A bumper harvest on the Silk Road

Wang Yanzhi, president of the Silk Road Fund, explains how building the Belt and Road Initiative will lead to high-quality development along the route
IFF China 2021 2-06
A longjing tea field in Hangzhou, Zhejiang Province, China
IFF China 2021
This article is part of The IFF China Report 2021

The Silk Road Fund was established in 2014 as part of the Belt and Road Initiative (BRI); its participation in BRI construction is harvesting substantial fruit. It adopts international, market-oriented and professional operations through a focus on medium- and long-term equity investments, and has contributed to the successful implementation of a series of key projects. 

Upholding the diversified investment principle, the Silk Road Fund has so far signed 48 agreements, totalling US$11.7 billion and CNY43.8 billion, for projects including ports, airports, motorways, electricity, new energy, food and other industries worldwide. Direct investment and equity investment were the focus of the fund, while capital was also injected through funds and joint investment platforms to financial products in industries such as medical and healthcare, life science, high-tech and industry chains. 

Wang Yanzhi - IFF China 2021 headshot 2-06
Wang Yanzhi

These projects have supported enterprises at various stages of development, and produced social benefits and financial returns for partners as well as local people. These strategic investments secure the fund’s financial sustainability, and contribute to the establishment of global connectivity and partnership. 

Green innovation

Through its investments, the Silk Road Fund intends to uphold the BRI’s philosophy of innovative, co-ordinated, green and open-share investment in the following ways:

By improving people’s livelihoods through economic recovery

The Silk Road Fund has invested in developed and developing economies in Europe, Asia, Latin America and Africa. Due to adjustments in international political and economic patterns and the industrial chain, regional trade investment and financing arrangements have shifted in recent years. The Covid-19 pandemic will also exacerbate the existing development gap and governance structure between economies. This poses new challenges to the fund’s capacity for and judgement of investment, and targeted investment strategies for different countries and regions will need to be formulated.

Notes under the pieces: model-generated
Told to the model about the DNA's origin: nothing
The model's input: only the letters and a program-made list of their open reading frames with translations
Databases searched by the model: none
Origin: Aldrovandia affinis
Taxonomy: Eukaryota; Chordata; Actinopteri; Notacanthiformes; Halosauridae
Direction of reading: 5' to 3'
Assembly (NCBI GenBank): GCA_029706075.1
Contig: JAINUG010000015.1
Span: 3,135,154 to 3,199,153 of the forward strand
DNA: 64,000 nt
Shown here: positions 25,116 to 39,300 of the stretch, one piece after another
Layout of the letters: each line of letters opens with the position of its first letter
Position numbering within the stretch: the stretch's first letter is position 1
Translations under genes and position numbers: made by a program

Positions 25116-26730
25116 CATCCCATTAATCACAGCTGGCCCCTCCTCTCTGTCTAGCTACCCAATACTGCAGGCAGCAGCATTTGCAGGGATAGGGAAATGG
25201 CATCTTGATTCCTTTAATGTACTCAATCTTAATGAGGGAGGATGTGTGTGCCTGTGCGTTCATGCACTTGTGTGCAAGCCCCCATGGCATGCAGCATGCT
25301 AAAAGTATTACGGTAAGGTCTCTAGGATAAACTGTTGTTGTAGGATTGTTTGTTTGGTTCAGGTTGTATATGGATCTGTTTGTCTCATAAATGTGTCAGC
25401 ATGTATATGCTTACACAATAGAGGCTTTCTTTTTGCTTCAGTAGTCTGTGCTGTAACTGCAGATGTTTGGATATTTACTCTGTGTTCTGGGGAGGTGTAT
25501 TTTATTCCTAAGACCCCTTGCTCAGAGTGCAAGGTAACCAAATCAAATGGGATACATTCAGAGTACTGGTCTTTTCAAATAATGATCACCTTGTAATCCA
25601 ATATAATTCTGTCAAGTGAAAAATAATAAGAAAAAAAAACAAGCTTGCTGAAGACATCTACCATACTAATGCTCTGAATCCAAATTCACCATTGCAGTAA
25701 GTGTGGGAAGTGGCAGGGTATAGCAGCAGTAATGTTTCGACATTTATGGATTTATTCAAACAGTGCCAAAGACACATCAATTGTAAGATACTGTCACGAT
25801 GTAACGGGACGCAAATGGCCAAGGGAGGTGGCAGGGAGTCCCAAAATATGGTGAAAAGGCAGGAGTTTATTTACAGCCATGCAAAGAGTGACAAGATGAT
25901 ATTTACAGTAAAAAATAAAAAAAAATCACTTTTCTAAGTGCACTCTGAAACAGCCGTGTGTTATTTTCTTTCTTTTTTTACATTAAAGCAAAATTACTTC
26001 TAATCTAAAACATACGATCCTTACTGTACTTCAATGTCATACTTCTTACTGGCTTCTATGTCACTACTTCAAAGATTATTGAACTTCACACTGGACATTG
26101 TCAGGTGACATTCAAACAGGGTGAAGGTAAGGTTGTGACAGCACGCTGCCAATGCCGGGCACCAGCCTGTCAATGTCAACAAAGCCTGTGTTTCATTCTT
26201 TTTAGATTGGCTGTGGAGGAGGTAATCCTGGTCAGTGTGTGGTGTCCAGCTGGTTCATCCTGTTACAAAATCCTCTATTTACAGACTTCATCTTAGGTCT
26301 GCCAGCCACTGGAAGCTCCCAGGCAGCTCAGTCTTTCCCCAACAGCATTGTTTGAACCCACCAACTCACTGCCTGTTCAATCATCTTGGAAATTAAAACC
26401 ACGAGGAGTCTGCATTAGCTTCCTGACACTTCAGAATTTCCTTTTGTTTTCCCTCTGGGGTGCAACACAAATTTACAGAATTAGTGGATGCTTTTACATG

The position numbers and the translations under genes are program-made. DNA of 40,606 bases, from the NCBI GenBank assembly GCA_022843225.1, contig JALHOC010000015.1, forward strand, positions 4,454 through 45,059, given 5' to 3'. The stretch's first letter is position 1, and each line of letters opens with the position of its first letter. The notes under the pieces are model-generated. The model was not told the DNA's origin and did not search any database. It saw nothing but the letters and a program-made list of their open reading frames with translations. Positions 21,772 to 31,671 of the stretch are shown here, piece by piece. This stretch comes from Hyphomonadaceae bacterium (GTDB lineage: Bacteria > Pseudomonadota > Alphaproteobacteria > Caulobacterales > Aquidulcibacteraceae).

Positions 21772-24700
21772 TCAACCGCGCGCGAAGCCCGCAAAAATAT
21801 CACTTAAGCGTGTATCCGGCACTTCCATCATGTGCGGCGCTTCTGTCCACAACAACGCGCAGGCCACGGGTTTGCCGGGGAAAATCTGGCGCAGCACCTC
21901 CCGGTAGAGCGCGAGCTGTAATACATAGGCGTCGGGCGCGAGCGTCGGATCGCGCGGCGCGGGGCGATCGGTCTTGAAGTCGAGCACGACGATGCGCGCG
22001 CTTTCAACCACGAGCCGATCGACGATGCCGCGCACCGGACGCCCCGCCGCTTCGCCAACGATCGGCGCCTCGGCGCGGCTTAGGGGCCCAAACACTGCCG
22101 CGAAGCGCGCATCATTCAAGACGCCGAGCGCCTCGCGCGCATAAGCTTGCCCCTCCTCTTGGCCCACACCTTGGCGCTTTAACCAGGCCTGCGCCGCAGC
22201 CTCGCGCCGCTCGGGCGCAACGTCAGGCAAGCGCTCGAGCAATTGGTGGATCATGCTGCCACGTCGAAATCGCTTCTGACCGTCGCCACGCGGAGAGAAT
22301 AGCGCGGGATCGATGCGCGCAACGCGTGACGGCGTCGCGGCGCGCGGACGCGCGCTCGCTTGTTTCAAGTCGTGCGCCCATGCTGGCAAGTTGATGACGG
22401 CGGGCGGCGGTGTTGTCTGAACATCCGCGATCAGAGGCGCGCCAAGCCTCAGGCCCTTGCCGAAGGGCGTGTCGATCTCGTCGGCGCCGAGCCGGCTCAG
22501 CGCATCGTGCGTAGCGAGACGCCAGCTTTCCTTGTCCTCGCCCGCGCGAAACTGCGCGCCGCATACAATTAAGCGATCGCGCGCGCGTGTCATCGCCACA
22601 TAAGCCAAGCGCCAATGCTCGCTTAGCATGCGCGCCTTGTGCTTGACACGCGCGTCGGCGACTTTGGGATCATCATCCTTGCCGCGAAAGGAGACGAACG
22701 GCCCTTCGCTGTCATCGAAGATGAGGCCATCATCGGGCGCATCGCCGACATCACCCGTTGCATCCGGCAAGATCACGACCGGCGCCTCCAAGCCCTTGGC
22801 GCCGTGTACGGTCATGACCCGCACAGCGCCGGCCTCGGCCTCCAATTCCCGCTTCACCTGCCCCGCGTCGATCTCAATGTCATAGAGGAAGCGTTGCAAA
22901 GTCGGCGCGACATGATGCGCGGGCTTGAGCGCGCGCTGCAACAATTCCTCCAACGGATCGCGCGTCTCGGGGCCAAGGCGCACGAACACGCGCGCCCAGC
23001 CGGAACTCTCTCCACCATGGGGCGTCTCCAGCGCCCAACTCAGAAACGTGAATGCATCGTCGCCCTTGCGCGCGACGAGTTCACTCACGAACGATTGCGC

New infrastructure and digital economy

The pandemic has adversely affected all industries, except those in the digital arena. While vast scope for investment remains in the empowerment and upgrading of traditional infrastructure and economic sectors, the rapid development of the digital economy is notable. Its success could inspire all investors to seek opportunities in BRI countries. The Silk Road Fund plans to partner with leading enterprises in these areas to enhance talent and intellectual achievement, and form new investment strategies, thus contributing to the expansion and improvement of connectivity in BRI development.

Through opportunities brought about by China’s ‘dual circulation’ strategy

This was proposed by President Xi Jinping regarding green development, including climate change action and renewable energy. Since its inception, the Silk Road Fund has been committed to optimising industrial chains. It has made a series of successful investments to promote China’s high-quality production capacity in ‘Going Out’, and introduced advanced foreign technologies into China.